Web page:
T2 Children’s Illustrators is a diverse group of dedicated, timely, and enthusiastic illustrators and writers from across the United States and several countries abroad. Our focus is on children’s picture book and juvenile educational publishing. But our expertise does not stop there. T2 Illustrators have collaborated on advertising campaigns, editorial features, toys, games, gifts, children’s apps, and e-books. We’re a well-versed group ready to meet your needs.
Nicole and Jeremy Tugeau are the agent/owners behind the T2 Team. They are ecstatic about their ever-growing agency, and they are committed to working hard for the network of illustrators who surround them. Nicole heads up the agency on a day-to-day basis.
What she enjoys most about being an Agent is the partnership-making, the relationships and of course the success stories. Jeremy is a long-time children’s illustrator, and he continues to work as an artist in this field while maintaining some involvement with T2 Illustrators as a creative resource and promotional guru.
Lena Shiffman has put forth three very rich, narrative illustrations for review. Overall, the pictures are wonderfully consistent in both character and color. And the story premise is unique and interesting. I enjoy how Lena has emphasized the shape of the shell in every picture. And contrasted the young girl in the yellow dress so nicely so that she stands out in each picture telling us it’s ‘her’ story we’re moving through. So much is conveyed without any words, it’s a sure sign of a capable illustrator.
In the first picture it appears that the young girl has happened upon a section of beach inhabited by kids who live in shells. What a great reverie brought to life! A nice touch is the girl holding her bunny, suggesting she’s come from ‘home’ or ‘sleep’ or someplace safe. The children’s greetings are happy and there sure is a lot of activity going on. There is a nice level of detail and that peek inside the nearest shell is the perfect touch. I’m not sure if the girl, with her hand to her mouth, is saying ‘oh my’ or ‘what in the world?’, gasping or exuberant. It’s a nice gesture, but the expression is rather plain. The spread before this picture might tell us more about the girl’s personality and what she’s looking for, enough to inform her mood here. Something to think about! And the same yellow dresses on the two girls is it coincidence…or not?
In the second spread the welcome wagon of children are gone and the young girl in the yellow dress sits alone inside one of the shells. The details in this piece are really the best part of the picture, the shell seating, the hanging dresses and baubles, the books, bucket and mouse. But I’m forced to wonder, again, what the young girl is thinking and how she’s reacting to all the stuff that surrounds her. I long to see her face! She’s picked up a new stuffed animal, a teddy bear, and I wonder where her bunny has gone. Again, the space appears warm and agreeable and full of all the things a young girl would love, but I’m not convinced the young girl is content. I’d know more if I could see her eyes and face!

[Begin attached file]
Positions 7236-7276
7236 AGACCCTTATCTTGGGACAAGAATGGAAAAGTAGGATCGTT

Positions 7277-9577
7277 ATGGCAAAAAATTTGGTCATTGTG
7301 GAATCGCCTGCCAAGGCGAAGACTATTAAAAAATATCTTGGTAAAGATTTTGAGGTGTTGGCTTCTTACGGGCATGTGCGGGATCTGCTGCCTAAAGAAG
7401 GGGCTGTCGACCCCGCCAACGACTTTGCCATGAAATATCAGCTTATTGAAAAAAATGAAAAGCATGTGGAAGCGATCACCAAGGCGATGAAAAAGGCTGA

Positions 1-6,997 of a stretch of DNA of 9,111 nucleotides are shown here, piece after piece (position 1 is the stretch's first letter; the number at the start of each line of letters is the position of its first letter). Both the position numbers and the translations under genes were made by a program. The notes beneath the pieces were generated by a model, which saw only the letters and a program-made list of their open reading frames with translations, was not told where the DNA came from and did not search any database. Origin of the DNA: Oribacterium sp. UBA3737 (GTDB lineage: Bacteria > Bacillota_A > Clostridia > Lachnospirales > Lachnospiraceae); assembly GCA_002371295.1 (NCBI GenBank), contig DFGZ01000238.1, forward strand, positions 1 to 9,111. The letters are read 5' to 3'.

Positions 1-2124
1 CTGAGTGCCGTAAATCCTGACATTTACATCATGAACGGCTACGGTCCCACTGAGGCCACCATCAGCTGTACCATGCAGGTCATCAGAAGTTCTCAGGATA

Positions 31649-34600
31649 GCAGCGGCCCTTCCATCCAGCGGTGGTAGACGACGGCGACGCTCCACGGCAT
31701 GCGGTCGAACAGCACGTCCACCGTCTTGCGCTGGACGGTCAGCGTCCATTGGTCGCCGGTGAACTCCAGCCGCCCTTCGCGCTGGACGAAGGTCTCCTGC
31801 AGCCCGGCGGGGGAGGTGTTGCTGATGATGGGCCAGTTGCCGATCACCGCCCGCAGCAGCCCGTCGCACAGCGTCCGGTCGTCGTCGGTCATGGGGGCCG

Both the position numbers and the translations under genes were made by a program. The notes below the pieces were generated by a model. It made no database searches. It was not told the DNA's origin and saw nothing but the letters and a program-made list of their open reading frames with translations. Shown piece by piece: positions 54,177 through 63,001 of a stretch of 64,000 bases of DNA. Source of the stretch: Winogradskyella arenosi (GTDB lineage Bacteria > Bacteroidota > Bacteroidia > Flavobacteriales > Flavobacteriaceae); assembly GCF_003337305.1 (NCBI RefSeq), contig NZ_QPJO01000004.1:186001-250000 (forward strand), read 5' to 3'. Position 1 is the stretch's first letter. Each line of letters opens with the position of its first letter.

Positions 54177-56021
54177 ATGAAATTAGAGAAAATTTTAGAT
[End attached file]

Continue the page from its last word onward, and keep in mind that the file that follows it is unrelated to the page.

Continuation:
In the third spread, visiting another shell interior, the girl is alone again, but things have certainly become more lively! The ballerina spins, the girl plays horn, and the lion roars. It must be a dream. Or is it? What confuses me here is how some of the objects from the second spread, like the penguin and the teddy bear and pail, repeat in the new space. I spy the mouse, too! So I have to believe that Lena is still developing the story and experimenting with the pictures. It’s exciting to see the young girl enjoying her surroundings and the toys coming to life, and I’m left only wanting to know more.
Lena, best of luck realizing this story. You’re off to a wonderful start!
Very best, Nicole T.
Thank you Nicole for sharing your thoughts and expertise with us. I look forward to next Sunday.
Here’s Lena’s bio:
Lena was born and raised in Sweden and attended Spectrum Institute of Commercial Art in NJ. She later studied at The Parsons School of Design and the Art Students League in New York City. She is a member of the Society of Children’s Book Writers and Illustrators (SCBWI) and a former council member of the Rutgers University Council on Children’s Literature (RUCCL).
Currently, she is an art instructor for Hunterdon Museum of Art in Clinton, the Somerset Art Association in Bedminster, the Zimmerli Art Museum in New Brunswick, and for the Hunterdon Park and Recreation—in New Jersey.
HOW TO PARTICIPATE:
If you do not have an agent and would like to be featured and hear what is working or how it could be tweaked to help you sell your work, then please send Two or Three SEQUENTIAL illustrations (Two/three with the SAME “story/characters”) to:
Kathy.temean (at) gmail.com. Illustrations should be at least 500 pixels wide and your name should be in the .jpg title. Please put ILLUSTRATOR PORTFOLIO in the subject area and include a blurb about yourself that I can use to introduce you to everyone.
Each Sunday one illustrator will be featured.